Humorless: It's not that Buzz is getting a big head or wishes to take credit--or blame--where none is due, but we can't help but feel a little responsible for some of the foulmouthed picketers who gathered outside City Councilwoman Laura Miller's house twice this week.
Last week, writing about how Al Lipscomb's grandson referred to Miller and fellow Councilwoman Donna Blumer as bitches at a council meeting, we wrote that Buzz welcomed his attempt to "lower the level of civic discourse to what you might find at a drunken domestic dispute at a trailer park."
Well, we were only kidding, and we'd like to apologize to trailer owners everywhere. No self-respecting trailer park would welcome the sort of pinheads who gathered outside Miller's Oak Cliff home with signs, bullhorns and whistles twice this week, doing their best to bring the "level of civic discourse" even further into the gutter.
According to an e-mail message from Miller, about 30 protesters led by Dallas County Commissioner John Wiley Price and former local NAACP head Lee Alcorn were there to protest Miller's continued call for a more thorough investigation into allegations of misconduct by police Chief Terrell Bolton. The picketers believe that Miller, Blumer, local FBI chief Danny Defenbaugh and The Dallas Morning News are all racist for whatever parts they've played in questioning Bolton's integrity.
Which doesn't exactly explain why some of their signs referred to Miller as a "whore" and "bitch" (her children were home both times) and called News staffer Todd Bensman and Defenbaugh "homosexuals."
That last one seems to be a particulary strange "insult" to be hurling at someone in 2001--not that there's anything wrong with that, you know. Regardless, Buzz has it on good authority that both men are straight, though Bensman, who has been covering Bolton's woes for the News, reportedly invited Defenbaugh to dinner and a movie after learning of the signs. Neither man would comment for Buzz.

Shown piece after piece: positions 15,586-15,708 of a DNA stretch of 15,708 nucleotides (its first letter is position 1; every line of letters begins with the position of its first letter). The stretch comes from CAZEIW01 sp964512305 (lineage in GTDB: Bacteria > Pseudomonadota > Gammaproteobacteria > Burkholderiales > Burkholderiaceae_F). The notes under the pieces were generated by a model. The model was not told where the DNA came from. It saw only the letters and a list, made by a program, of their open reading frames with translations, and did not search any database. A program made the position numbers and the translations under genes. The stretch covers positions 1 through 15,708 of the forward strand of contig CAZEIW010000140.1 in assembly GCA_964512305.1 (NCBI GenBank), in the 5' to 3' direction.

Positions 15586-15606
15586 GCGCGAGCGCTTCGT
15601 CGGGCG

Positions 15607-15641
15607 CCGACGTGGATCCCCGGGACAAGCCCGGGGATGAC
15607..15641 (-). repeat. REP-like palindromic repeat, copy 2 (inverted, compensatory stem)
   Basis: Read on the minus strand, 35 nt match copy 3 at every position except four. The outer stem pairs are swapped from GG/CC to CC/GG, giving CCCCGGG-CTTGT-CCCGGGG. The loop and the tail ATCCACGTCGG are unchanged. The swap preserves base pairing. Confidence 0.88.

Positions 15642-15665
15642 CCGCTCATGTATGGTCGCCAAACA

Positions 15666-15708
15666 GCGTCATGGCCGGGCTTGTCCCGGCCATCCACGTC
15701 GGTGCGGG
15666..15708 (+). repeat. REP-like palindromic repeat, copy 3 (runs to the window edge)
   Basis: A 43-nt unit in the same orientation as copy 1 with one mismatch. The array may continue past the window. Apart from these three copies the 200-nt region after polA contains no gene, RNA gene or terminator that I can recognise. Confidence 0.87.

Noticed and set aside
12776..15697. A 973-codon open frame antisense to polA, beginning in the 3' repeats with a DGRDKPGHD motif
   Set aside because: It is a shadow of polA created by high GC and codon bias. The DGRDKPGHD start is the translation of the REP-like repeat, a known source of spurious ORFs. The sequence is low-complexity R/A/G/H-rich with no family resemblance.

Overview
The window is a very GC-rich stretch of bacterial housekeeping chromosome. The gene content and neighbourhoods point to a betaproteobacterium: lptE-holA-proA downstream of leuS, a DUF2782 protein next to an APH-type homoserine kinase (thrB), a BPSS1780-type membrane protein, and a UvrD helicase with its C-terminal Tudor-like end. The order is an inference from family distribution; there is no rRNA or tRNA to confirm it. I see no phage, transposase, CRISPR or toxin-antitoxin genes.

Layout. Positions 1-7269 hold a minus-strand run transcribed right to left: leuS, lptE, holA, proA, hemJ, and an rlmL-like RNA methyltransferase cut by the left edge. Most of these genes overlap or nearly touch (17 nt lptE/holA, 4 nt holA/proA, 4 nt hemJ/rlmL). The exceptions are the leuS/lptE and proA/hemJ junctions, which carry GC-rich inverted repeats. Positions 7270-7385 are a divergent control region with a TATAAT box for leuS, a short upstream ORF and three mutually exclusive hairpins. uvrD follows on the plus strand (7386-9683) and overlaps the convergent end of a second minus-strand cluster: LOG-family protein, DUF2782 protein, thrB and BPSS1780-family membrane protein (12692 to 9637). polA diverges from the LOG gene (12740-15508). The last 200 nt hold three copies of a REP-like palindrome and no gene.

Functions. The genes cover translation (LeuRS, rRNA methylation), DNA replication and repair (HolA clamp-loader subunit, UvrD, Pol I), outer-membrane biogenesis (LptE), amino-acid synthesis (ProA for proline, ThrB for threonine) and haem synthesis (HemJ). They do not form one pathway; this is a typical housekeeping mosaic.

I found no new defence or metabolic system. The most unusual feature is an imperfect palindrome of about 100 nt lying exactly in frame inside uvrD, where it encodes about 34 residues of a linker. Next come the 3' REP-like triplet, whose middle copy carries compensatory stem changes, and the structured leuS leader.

Alcorn--whose own sign simply asked, "Is racism a disease?"--did. He says the real issue is what he believes are baseless attacks on the character of Dallas' first black police chief.
"When you have a demonstration...there are a number of people who come and join, and it's difficult to police...that's one of the downsides of protesting," he says. "I wouldn't carry a sign saying that...[but] I'm not responsible for anybody's behavior."
If you like this story, consider signing up for our email newsletters.
SHOW ME HOW
You have successfully signed up for your selected newsletter(s) - please keep an eye on your mailbox, we're movin' in!
Except your own, Lee, and if you lie down with dogs...
Nevertheless, Alcorn says more protests are to come, though for her part Blumer says she doesn't expect them at her house, and they won't affect her behavior either way.
"We don't have any small children to terrorize," she says.
--Compiled from staff reports by Patrick Williams